Protests against Libya’s GNA erupt in Tripoli over living conditions

Protests against Libya’s GNA erupt in Tripoli over living conditions
Martyrs’ Square, in the center of Tripoli, has been the nexus site of protests for many years. (File/Reuters)
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Updated 24 August 2020

Protests against Libya’s GNA erupt in Tripoli over living conditions

Protests against Libya’s GNA erupt in Tripoli over living conditions
  • Witnesses claim they saw security forces "firing in the air"
  • Libya has experienced nearly a decade of conflict and instability since a NATO-backed uprising that killed dictator Muammar Qaddafi

TRIPOLI: Hundreds of Libyans marched in the capital Tripoli on Sunday evening to protest deteriorating living conditions and denounce corruption in the war-torn country, witnesses said.
Angry at extended cuts to power and water, and long lines at petrol stations, the mostly young people marched in the streets of the city center, chanting slogans including “No to corruption!“
Libya, which sits atop Africa’s largest proven crude oil reserves, has endured almost a decade of violent chaos since the 2011 NATO-backed uprising that toppled and killed veteran dictator Muammar Qaddafi.
The war-weary country is plagued by water shortages and power blackouts that snuff out air-conditioners in the searing summer heat.
The deplorable situation has been compounded by the novel coronavirus pandemic, which has depressed global oil prices and spread in the country despite social distancing measures.
“We are tired of living without hope,” Ayman Al-Wafi, a young man in his twenties, told AFP by telephone from the protest.
Ignoring restrictions in place to curb the spread of the virus, the protesters marched in front of the seat of Libya’s Government of National Accord (GNA) before gathering in Martyrs’ Square.
Police vehicles and security forces were present at the march, according to witnesses and videos shared on social media.
Al-Wafi later told AFP that protesters had left Martyrs’ Square after “security forces started firing in the air.”
The protest comes just two days after the country’s warring rival administrations announced separately that they would cease all hostilities and hold nationwide elections.
The surprise announcement Friday was made by Fayez Al-Sarraj, head of the UN-recognized GNA, and Aguila Saleh, speaker of the eastern-based parliament backed by military strongman Khalifa Haftar, who launched an abortive offensive in April 2019 to seize Tripoli.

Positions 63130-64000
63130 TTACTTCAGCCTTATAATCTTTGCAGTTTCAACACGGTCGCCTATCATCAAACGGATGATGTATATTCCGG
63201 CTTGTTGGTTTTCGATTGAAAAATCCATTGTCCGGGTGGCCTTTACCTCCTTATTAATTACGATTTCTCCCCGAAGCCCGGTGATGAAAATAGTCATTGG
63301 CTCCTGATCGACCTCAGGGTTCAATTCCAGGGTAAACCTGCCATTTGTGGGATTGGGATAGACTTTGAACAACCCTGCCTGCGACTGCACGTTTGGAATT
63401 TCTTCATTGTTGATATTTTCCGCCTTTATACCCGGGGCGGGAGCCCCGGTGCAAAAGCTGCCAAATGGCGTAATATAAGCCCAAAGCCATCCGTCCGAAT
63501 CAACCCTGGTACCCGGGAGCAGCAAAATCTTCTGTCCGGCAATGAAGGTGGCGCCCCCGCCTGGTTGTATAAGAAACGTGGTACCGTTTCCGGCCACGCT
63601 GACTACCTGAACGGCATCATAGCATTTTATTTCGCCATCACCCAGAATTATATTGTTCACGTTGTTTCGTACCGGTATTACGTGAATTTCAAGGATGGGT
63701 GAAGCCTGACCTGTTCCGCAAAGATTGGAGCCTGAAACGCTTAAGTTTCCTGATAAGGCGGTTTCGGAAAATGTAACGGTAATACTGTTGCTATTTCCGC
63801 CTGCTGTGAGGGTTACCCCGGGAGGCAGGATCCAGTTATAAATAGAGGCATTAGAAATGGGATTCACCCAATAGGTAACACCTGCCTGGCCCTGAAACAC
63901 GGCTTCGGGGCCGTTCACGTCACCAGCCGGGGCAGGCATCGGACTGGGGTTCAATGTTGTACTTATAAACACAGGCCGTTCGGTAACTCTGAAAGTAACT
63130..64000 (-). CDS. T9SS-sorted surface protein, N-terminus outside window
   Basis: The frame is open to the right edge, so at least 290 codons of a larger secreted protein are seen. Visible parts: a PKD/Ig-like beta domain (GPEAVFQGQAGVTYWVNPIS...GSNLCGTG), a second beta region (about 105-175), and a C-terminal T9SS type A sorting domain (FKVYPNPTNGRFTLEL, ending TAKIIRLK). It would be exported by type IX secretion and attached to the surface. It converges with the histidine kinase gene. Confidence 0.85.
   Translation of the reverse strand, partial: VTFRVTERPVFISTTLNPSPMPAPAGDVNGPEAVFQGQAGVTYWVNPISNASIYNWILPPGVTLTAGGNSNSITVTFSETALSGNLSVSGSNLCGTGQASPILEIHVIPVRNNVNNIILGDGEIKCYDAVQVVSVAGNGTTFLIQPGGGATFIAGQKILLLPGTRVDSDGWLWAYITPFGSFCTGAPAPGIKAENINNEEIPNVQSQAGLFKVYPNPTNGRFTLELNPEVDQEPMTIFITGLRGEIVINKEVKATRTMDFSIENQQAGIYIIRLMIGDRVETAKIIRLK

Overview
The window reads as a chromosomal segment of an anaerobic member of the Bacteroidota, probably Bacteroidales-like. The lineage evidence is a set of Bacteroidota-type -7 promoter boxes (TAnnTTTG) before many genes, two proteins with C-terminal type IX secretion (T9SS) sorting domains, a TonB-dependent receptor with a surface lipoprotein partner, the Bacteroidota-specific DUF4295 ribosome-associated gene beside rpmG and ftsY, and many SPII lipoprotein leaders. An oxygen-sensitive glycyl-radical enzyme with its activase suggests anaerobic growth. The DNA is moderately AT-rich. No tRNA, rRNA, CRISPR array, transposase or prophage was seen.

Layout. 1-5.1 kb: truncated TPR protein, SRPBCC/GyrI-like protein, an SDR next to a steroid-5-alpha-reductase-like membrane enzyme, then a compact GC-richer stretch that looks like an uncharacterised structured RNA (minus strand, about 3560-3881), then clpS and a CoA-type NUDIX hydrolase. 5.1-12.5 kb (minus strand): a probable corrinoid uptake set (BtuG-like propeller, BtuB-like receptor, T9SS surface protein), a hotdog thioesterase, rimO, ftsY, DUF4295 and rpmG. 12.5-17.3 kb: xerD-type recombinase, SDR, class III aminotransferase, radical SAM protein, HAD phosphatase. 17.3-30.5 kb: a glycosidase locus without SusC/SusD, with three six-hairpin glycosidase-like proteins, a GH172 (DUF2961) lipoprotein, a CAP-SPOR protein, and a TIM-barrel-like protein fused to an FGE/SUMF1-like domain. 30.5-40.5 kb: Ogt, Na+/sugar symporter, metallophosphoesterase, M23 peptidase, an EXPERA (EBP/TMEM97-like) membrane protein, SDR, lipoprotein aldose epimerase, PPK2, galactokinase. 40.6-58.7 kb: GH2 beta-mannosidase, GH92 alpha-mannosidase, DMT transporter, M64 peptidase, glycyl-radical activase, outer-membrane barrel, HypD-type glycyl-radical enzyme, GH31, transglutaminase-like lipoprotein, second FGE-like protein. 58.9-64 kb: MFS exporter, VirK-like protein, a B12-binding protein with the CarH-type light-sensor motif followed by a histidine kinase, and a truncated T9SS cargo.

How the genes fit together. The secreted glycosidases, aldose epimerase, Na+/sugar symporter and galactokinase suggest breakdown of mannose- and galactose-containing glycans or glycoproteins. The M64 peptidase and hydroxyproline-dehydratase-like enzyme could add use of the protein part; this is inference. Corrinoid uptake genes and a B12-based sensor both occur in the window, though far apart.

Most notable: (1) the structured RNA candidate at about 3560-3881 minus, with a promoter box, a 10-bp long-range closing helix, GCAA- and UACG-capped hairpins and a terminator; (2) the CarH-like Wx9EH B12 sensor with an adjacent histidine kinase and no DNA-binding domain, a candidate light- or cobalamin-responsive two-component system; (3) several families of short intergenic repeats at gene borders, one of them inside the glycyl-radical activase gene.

But the prospect of a let-up in violence came as coronavirus cases skyrocketed 15-fold in Libya since June, the ICRC said, warning this was further deepening a dire humanitarian crisis.
“Infrastructure all over the country is falling apart. People have little electricity, drinking water, sanitation, or medical care in the middle of a growing pandemic,” International Committee of the Red Cross president Peter Maurer said in a statement.


Lebanon patriarch tells feuding president and PM-designate to reconcile

Lebanon patriarch tells feuding president and PM-designate to reconcile
Updated 17 January 2021

Lebanon patriarch tells feuding president and PM-designate to reconcile

Lebanon patriarch tells feuding president and PM-designate to reconcile
  • The country’s fractious politicians have been unable to agree on a new administration since the last one quit
  • Maronite Patriarch Bechara Boutros Al-Rai said at his Sunday sermon that the situation in Lebanon was now “tragic”

BEIRUT: Lebanon’s top Christian cleric has urged President Michel Aoun to set up a reconciliation meeting with Prime Minister-designate Saad Al-Hariri to form a cabinet and end the country’s political deadlock.
The country’s fractious politicians have been unable to agree on a new administration since the last one quit in the aftermath of the Aug. 4 Beirut port explosion, leaving Lebanon rudderless as it sinks deeper into economic crisis.
Tensions between Aoun and Hariri, who publicly traded blame in December after failing to agree a cabinet, came to a head last week when a leaked video showed Aoun apparently calling Hariri a liar.
Maronite Patriarch Bechara Boutros Al-Rai said at his Sunday sermon that the situation in Lebanon was now “tragic” and there was no excuse to further delay forming a government.
“We wish that his excellency the president take the initiative and invite the prime minister-designate to a meeting.”
Veteran Sunni politician Hariri was named premier for a fourth time in October, promising to form a cabinet of specialists to enact reforms necessary to unlock foreign aid, but political wrangling has delayed the process since.
The leaked video that circulated on social media last week showed Aoun talking to caretaker Prime Minister Hassan Diab about Hariri.
“There is no government formation, he (Hariri) is saying he gave me a paper, he is lying,” Aoun is heard saying.
Sources in the president’s office said the dialogue had been taken out of context and was not complete.
After the video circulated, Hariri tweeted biblical verses referring to wisdom not residing in bodies that were amenable to sin.
The souring of the relationship between Aoun and Hariri comes as the country continues to struggle with an acute financial crisis that has seen the currency sink by about 80%.
Lebanon’s health care system is also buckling under the pressure of a severe spike in COVID-19 infections. Medical supplies have dwindled as dollars have grown scarce.